I was happy to see your inclusion of Christian Bök’s poem “The Great Order of the Universe,” which has spurred interesting debates about the value of Conceptual Writing. In the past month I have heard many wager for or against the odds that such poetry will be anthologized, but I think the conversation misses the mark. Must we turn to editorial brands to corroborate what art makes us think and feel?
At the heart of Bök’s poem is a lesson that we can all appreciate, regardless of our aesthetic allegiances. It offers a glimpse of the growing awareness of the limitations and possibilities of communication in an age when discourses are juxtaposed or ambiguous—often in fortuitous ways (think, for example, of all the instances when you Googled a word or phrase only to find the alternate suggestions from seemingly unrelated discourses were in fact tangentially or metaphorically enlightening).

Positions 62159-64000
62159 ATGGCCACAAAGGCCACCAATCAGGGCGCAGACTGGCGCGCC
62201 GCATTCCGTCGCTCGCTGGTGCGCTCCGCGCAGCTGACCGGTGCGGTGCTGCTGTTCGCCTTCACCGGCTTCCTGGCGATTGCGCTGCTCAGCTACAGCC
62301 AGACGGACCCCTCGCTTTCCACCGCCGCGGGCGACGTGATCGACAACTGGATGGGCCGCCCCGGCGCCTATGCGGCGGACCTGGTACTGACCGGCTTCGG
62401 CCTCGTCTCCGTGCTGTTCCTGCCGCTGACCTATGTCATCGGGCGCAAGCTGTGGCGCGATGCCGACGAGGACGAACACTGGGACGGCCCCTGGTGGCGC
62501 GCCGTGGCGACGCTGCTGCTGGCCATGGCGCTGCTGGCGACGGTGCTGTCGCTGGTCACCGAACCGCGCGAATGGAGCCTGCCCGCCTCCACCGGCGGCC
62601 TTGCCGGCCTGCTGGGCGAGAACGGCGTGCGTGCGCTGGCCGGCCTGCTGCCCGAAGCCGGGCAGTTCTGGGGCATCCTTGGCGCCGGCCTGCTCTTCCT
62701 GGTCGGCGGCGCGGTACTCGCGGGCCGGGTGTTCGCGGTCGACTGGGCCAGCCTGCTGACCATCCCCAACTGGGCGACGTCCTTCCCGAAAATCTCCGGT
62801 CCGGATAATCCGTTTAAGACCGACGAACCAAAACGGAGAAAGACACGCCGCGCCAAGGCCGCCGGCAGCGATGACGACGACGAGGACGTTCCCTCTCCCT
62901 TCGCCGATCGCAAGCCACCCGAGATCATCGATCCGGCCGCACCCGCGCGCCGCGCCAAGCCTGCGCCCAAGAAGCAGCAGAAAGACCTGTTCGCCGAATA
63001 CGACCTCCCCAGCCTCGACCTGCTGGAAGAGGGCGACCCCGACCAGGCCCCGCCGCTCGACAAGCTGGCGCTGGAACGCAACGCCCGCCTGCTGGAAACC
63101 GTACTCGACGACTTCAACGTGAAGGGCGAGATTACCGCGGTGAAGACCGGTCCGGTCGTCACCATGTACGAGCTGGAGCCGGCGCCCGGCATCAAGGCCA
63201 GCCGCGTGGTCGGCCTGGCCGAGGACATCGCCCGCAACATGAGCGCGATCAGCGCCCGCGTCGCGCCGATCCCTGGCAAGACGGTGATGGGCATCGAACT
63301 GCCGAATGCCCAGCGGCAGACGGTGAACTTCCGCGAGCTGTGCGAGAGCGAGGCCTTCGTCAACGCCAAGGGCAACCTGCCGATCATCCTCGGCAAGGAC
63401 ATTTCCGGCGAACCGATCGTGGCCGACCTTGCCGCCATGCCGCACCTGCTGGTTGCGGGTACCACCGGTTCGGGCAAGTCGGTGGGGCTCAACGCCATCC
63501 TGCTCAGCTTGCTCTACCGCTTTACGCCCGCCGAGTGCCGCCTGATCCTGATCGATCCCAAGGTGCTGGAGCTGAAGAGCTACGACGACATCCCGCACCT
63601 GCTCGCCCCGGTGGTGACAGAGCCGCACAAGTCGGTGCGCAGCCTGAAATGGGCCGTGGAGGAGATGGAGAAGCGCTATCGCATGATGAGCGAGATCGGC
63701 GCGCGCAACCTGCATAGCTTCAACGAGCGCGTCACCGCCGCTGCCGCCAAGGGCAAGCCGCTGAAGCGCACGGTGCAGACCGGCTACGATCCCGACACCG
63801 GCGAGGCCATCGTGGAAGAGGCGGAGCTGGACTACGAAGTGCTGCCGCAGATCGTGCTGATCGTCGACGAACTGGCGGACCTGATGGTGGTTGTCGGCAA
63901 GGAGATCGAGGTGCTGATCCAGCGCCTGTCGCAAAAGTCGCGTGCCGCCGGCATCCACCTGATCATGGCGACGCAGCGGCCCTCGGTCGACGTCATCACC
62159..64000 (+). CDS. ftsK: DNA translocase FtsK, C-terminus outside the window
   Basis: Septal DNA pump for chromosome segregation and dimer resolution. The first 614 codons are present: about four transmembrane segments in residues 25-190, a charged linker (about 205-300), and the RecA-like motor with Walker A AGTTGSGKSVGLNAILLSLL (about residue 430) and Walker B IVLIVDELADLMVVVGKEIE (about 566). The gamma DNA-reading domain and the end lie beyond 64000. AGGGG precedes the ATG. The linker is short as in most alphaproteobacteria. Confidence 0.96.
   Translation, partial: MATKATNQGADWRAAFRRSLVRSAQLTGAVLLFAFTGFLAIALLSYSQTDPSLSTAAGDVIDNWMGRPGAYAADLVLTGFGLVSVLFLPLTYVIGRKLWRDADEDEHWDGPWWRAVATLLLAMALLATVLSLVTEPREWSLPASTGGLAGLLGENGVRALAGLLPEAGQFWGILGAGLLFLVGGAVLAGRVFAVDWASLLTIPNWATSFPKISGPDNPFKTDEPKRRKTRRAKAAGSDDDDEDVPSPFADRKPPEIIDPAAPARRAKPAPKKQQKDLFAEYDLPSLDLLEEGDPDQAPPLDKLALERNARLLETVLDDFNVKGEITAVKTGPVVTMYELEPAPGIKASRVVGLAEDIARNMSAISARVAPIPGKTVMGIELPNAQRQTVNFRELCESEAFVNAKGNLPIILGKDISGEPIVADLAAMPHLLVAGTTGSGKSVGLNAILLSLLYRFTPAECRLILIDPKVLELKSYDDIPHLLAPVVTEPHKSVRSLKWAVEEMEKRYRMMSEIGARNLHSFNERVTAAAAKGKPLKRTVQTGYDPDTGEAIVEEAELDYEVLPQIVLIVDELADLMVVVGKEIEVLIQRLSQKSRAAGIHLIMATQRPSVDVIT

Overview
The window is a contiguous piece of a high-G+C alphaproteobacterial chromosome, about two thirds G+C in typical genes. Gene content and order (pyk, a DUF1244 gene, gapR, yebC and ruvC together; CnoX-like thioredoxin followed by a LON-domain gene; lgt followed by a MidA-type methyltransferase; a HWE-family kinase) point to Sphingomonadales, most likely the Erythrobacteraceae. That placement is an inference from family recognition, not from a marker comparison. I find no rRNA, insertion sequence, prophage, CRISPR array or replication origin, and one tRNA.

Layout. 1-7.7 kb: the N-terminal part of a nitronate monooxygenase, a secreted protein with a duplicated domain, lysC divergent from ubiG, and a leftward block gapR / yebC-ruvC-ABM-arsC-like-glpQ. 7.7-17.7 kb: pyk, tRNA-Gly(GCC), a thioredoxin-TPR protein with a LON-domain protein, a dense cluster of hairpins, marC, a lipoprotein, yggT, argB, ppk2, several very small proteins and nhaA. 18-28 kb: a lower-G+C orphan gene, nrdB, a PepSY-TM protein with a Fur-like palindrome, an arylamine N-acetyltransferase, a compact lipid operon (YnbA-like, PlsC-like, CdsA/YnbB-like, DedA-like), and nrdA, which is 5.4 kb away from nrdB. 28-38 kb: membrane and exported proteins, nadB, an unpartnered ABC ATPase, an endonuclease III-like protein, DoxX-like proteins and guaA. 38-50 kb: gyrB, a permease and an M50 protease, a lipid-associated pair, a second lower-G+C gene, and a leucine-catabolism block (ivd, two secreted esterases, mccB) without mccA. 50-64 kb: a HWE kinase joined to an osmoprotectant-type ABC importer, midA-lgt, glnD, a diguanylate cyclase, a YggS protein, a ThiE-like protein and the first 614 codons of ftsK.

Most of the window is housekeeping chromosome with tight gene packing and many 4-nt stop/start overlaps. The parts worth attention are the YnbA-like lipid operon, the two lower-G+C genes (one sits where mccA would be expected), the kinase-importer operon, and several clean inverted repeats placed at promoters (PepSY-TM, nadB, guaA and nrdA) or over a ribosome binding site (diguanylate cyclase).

To those who have argued that Conceptual Writing marks the end of meaning, I urge you to reconsider. The poem, after all, is calling for a greater consciousness of what words purport to do and the contexts in which they do it. Who can claim not to have been struck at one time or another by the wording or rhythms of inconspicuous literature—in brochures, medical documents, bills? Aren’t all of these things conveying messages that speak to and about our shared human experiences? Experiences we are always hungering to understand and view from outside the proverbial box?